We’re sorry to hear that you’re going through this. We recommend that you ask your healthcare team to refer you to a psycho-oncologist, a mental healthcare professional who specializes in treating people with cancer. You may also want to check out Connections, Memorial Sloan Kettering’s online resource for patient support, where you can find people who have had the same experiences you’re having. You can learn more at

Thank you for your comment.

I am interested in taking part in MSK's integrative aftercare program. How do I connect? I recently was treated at MSK for lymphoma.

Susan, we’re not sure if you’re referring to our Lymphoma Survivorship Clinic or our general Integrative Medicine program. You can learn more about the Lymphoma Survivorship Clinic, including the number to call for an appointment, at…. You can learn more about our Integrative Medicine services at Thank you for your comment.

I was diagnosed with prostate cancer in January 2015. I had a radical prostatectomy in May of that year. I am consumed with the fear of a recurrence of cancer. It is getting worse not better. I was somewhat hypochondriacal before this occurred; now I'm just frozen,

Dear Denis, we’re so sorry to hear that you’re having these feelings. We recommend that you ask your oncologist to refer you to a therapist who has experience in working with cancer patients. You may also find it helpful to join a support group. If you are interested in Connections, MSK’s online community for cancer patients and their caregivers, you can go to… for more information. You do not have to be a patient at MSK to join this group. Thank you for your comment, and best wishes to you.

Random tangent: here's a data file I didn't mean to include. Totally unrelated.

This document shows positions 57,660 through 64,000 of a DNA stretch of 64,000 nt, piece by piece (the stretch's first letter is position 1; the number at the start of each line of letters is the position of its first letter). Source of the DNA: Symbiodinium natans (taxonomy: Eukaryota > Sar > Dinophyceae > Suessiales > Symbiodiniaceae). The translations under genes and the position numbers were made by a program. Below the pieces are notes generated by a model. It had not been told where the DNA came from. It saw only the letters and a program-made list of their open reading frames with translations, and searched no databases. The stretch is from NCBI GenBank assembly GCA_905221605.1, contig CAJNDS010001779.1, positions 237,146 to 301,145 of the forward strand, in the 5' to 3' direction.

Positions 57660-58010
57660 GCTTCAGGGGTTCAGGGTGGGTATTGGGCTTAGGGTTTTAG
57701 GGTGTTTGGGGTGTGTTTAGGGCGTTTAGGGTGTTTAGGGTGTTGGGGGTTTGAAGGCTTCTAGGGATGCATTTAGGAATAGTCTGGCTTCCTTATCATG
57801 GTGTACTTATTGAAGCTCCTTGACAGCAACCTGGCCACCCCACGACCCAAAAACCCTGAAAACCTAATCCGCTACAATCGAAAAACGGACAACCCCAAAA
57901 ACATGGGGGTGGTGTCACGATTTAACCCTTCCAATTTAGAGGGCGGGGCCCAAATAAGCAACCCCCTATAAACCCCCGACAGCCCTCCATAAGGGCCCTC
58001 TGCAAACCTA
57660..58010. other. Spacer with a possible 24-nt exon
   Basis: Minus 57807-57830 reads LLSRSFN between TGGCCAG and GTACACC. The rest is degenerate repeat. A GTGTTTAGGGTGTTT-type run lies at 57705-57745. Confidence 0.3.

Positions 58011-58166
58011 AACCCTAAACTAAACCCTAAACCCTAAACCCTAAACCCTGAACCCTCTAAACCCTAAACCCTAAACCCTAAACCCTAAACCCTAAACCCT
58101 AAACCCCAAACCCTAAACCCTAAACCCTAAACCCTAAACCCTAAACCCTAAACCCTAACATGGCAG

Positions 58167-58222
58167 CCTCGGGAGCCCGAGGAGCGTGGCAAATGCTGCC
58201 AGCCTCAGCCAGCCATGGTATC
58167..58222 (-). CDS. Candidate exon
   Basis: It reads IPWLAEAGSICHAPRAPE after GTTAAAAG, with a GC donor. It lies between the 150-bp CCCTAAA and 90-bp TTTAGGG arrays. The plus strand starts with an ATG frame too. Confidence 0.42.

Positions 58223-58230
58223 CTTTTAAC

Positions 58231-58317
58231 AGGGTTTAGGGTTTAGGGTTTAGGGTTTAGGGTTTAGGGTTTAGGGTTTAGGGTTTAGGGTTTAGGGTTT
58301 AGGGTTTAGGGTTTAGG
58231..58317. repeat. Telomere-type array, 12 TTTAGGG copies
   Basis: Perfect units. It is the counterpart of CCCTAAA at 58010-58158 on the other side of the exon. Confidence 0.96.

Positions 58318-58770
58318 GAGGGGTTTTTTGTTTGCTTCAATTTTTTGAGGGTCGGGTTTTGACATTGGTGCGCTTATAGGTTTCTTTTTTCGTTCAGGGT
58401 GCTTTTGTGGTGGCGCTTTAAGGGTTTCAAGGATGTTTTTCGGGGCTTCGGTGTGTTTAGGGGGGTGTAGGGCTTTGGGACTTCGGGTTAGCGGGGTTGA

I'm coming up on my 20-year anniversary of MSK's curing me of testicular cancer. I rarely see any sessions covering this type of illness...any being planned?

Dear Steve, we’re so happy to hear about your upcoming anniversary. We don’t currently have any support sessions planned for testicular cancer in particular, but we do have a number of support services that are available to all of our patients. To learn more, you can go to… Thank you for your comment, and best wishes to you.

Although I did Ct chemo, radiation, and armidex for my breast cancer. I feel doomed with the high score.

Dear Camille, we’re sorry to hear that you’re having these feelings. We recommend you discuss your concerns with your doctor. In addition, if you would like to come to MSK for a second opinion, you can call 800-525-2225 or go to for more information on making an appointment. Thank you for your comment, and best wishes to you.

I was diagnosed with Nodular Melanoma stage 3b. I am currently on an immunetherapy cancer trial.
Although currently NED, the fear of it still being in my body or that it will return, haunts me daily.

Dear Wendy, we’re very sorry to hear you’re going through this, but glad to hear you have no evidence of disease. We recommend that find a professional who can work with you to help you manage your fears. Thank you for your comment, and best wishes to you.

I have fallopian tube/ovarian cancer dx at stage 3 after surgery
One lymph node involved. Treated with taxol and carbo weekly. Scans are normal and CA 125 is 11 the lowest it has been. This is 3 months after treatment. I am 67 yo look well and feel well
What are the chances of remaining cancer free.

Dear Mary Ellen, we’re sorry to hear about your diagnosis, but glad to hear your scans are clear after treatment. Because there are so many factors involved, it’s hard to provide statistics for recurrence that apply to an individual. However, you may want to discuss this with your medical team. Thank you for your comment, and best wishes to you.